Before I actually began packing for my study abroad trip, I felt as though I had really been packing mentally for months. I thought about which particular articles of clothing I would need during the rainy English winter, whether I would need anything fancy, and specific supplies that I would need in my dorm room.
Having completed a study semester abroad in England, I was given many travel opportunities during my time there. Overall, I was able to visit 16 different countries over the course of a few months. I was able to travel both in a group and with just one friend, but I also took a few trips alone. I consider myself a pretty independent person, however whether or not you are should not affect your ability to travel solo. Travelling in a group has its perks, but I believe travelling alone almost has more.
After spending the past few months living abroad, I have learned a lot about the world in ways I never could have within a classroom. Foreign exchange rates, politics, food and cultural holidays are all examples of concepts that are better understood once experienced in a different culture. Furthermore, having had a myriad of travel opportunities, I can officially call myself an expert in booking travel and flying, as well as sleeping on overnight buses and trains; my passport is evidence of this.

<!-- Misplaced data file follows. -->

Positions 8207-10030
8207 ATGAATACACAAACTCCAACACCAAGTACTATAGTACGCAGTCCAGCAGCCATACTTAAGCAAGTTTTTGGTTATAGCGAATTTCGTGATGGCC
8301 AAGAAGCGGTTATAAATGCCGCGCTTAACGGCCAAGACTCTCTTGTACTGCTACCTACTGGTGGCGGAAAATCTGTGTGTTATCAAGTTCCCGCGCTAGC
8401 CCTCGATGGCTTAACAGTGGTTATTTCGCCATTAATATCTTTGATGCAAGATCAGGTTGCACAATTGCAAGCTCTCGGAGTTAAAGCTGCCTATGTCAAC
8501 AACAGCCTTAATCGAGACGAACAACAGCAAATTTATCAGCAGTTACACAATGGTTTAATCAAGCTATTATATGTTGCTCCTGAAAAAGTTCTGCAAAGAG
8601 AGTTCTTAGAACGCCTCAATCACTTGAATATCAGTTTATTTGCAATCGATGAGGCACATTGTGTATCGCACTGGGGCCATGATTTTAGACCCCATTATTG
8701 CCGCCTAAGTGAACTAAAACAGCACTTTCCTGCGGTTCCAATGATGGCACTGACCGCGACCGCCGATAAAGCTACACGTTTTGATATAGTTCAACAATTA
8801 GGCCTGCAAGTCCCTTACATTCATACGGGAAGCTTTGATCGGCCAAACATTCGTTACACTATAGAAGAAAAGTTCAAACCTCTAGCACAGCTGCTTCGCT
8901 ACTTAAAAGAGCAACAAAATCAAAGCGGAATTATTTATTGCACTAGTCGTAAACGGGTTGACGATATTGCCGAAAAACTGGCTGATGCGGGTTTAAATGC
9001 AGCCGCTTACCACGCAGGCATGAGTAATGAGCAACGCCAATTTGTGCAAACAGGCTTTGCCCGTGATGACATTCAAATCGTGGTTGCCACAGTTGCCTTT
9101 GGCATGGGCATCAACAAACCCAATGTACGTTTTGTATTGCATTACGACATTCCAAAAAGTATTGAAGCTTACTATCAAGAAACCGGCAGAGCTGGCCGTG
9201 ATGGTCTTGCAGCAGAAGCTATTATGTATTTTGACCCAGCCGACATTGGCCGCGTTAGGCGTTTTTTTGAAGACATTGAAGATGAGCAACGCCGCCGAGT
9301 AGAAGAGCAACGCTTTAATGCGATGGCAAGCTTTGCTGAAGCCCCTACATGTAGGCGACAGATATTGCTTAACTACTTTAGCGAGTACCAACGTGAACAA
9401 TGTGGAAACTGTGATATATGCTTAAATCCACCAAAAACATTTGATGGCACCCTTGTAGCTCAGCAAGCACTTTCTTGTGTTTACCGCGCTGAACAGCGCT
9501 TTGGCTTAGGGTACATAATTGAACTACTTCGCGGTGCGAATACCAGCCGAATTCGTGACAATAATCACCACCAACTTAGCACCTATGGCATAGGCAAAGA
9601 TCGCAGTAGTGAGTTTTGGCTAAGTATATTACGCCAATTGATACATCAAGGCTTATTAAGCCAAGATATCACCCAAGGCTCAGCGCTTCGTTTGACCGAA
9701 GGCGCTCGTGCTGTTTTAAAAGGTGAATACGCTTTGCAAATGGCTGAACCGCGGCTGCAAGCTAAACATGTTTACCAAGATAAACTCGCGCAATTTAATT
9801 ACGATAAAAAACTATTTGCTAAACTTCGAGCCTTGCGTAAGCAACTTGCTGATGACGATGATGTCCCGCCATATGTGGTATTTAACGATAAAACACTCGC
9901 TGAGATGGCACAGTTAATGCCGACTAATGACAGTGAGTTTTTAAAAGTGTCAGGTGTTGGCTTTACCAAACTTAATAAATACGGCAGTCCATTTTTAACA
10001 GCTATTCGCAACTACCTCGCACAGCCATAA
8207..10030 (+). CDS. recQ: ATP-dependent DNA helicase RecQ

While adjusting to life in England, there were definitely some cultural differences to get used to, even as a Canadian student. Now, having lived in the UK for a few months, I am finally beginning to adjust to living in a ‘flat’, going up ‘lifts’, wearing ‘jumpers’, and eating ‘chips’ instead of fries. However, I was pretty confused when my English friends discussed going to the ‘chemists’ (apparently a pharmacy).
It was only a couple months ago that I packed my entire life into a suitcase, leaving Canada and everyone that I knew to begin my study abroad trip. Finally, I am beginning to get used to converting currencies in my head at the grocery store and having nearly everyone I talk to comment on my “Canadian accent.” School in England is very different from what I was expecting, but it is an experience to see how digital media courses are taught in a different country.